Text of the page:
(1) The ads exploits men’s insecurity about their appearance, just as they do for women.
(2) However, they masculinize the product with the “Fair and Handsome” name and, in the second commercial, by emphasizing the sporty-fighty-ness of the men using the product (see also our posts on make-up for men, masculinizing hair product, and selling hair dye to men).
(3) Though I don’t understand the language, the imagery of the arrows representing “Fair and Lovely” bouncing off of men’s skin seems to affirm the idea that men are inherently and biologically different from women… so much so that there would need to be a totally different product (kind of like the old “P.H. balanced for a woman” argument). Do correct me if I’m mistaken.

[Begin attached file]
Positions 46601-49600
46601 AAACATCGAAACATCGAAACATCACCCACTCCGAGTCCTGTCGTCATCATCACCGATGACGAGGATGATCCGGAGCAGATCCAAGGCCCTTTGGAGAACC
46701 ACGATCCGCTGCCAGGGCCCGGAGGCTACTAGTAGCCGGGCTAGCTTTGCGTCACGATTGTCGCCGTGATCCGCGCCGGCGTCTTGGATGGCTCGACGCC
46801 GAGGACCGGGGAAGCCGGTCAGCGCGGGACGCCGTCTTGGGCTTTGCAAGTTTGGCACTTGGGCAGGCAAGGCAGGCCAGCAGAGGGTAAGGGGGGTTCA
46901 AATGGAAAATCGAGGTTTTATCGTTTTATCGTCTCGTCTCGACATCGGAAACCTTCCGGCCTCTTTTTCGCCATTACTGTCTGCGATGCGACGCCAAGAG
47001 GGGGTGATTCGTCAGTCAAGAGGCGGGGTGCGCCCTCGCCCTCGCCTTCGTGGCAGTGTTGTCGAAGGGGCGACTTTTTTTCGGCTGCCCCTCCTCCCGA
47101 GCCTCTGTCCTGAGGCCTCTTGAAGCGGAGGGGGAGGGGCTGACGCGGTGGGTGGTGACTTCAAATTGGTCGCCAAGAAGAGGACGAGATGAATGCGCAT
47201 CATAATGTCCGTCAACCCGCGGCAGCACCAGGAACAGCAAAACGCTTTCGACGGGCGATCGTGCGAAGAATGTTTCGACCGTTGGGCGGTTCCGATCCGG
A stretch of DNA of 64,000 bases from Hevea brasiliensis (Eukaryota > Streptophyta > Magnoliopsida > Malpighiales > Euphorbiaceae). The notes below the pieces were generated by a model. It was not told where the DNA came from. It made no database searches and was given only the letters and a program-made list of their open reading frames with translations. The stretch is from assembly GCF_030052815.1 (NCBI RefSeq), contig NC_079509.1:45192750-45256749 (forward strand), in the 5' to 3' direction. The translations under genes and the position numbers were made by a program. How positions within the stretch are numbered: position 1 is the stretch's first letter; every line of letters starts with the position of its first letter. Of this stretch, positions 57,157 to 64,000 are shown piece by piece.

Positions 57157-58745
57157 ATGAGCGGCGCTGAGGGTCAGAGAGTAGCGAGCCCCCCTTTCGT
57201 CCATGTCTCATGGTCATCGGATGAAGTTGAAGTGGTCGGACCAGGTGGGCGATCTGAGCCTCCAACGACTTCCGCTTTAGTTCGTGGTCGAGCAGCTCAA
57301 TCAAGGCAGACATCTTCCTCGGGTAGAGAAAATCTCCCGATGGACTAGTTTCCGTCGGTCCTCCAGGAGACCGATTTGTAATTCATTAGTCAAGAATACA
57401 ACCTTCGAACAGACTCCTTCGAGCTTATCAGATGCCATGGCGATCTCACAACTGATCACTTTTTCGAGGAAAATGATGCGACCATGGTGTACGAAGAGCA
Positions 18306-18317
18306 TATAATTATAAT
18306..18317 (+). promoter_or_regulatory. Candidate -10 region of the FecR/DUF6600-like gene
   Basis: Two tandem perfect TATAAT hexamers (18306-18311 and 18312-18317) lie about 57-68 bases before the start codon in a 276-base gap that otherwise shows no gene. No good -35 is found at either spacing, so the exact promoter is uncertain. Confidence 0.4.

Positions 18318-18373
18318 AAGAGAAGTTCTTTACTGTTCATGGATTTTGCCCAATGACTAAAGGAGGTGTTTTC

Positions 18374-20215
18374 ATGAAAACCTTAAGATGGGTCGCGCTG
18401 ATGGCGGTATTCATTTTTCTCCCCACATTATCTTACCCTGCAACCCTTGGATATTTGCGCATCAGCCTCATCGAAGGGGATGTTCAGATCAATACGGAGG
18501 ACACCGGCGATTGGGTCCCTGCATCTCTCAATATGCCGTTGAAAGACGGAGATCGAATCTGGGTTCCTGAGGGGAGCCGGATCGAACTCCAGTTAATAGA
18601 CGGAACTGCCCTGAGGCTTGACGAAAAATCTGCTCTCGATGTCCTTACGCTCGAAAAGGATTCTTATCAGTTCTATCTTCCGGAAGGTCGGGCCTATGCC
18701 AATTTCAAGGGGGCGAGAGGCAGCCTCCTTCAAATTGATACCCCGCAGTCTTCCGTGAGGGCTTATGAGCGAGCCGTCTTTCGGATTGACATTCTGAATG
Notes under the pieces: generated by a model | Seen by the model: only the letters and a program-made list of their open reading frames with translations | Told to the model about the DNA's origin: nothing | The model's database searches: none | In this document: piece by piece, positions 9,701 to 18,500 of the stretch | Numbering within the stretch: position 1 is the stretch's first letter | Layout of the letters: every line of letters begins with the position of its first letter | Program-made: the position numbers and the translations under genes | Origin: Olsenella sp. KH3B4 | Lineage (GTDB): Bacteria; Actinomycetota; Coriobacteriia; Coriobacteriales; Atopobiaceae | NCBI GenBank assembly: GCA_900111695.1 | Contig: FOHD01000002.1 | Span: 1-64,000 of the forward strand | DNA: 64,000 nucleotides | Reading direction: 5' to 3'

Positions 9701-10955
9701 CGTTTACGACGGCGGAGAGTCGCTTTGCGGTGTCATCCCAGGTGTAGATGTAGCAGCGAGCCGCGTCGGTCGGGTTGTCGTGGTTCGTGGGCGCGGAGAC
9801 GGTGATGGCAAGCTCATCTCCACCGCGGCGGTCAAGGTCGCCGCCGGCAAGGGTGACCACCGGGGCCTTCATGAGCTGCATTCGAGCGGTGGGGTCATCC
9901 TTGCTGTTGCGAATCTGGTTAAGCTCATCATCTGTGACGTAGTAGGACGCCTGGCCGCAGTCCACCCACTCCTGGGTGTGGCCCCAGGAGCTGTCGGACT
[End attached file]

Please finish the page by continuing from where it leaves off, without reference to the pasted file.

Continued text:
Via MultiCultClassics.Lisa Wade, PhD is a Visiting Scholar at Tulane University. She is the author of American Hookup, a book about college sexual culture; a textbook about gender; and a forthcoming Introduction to Sociology text. You can follow her on Twitter, Facebook, and Instagram.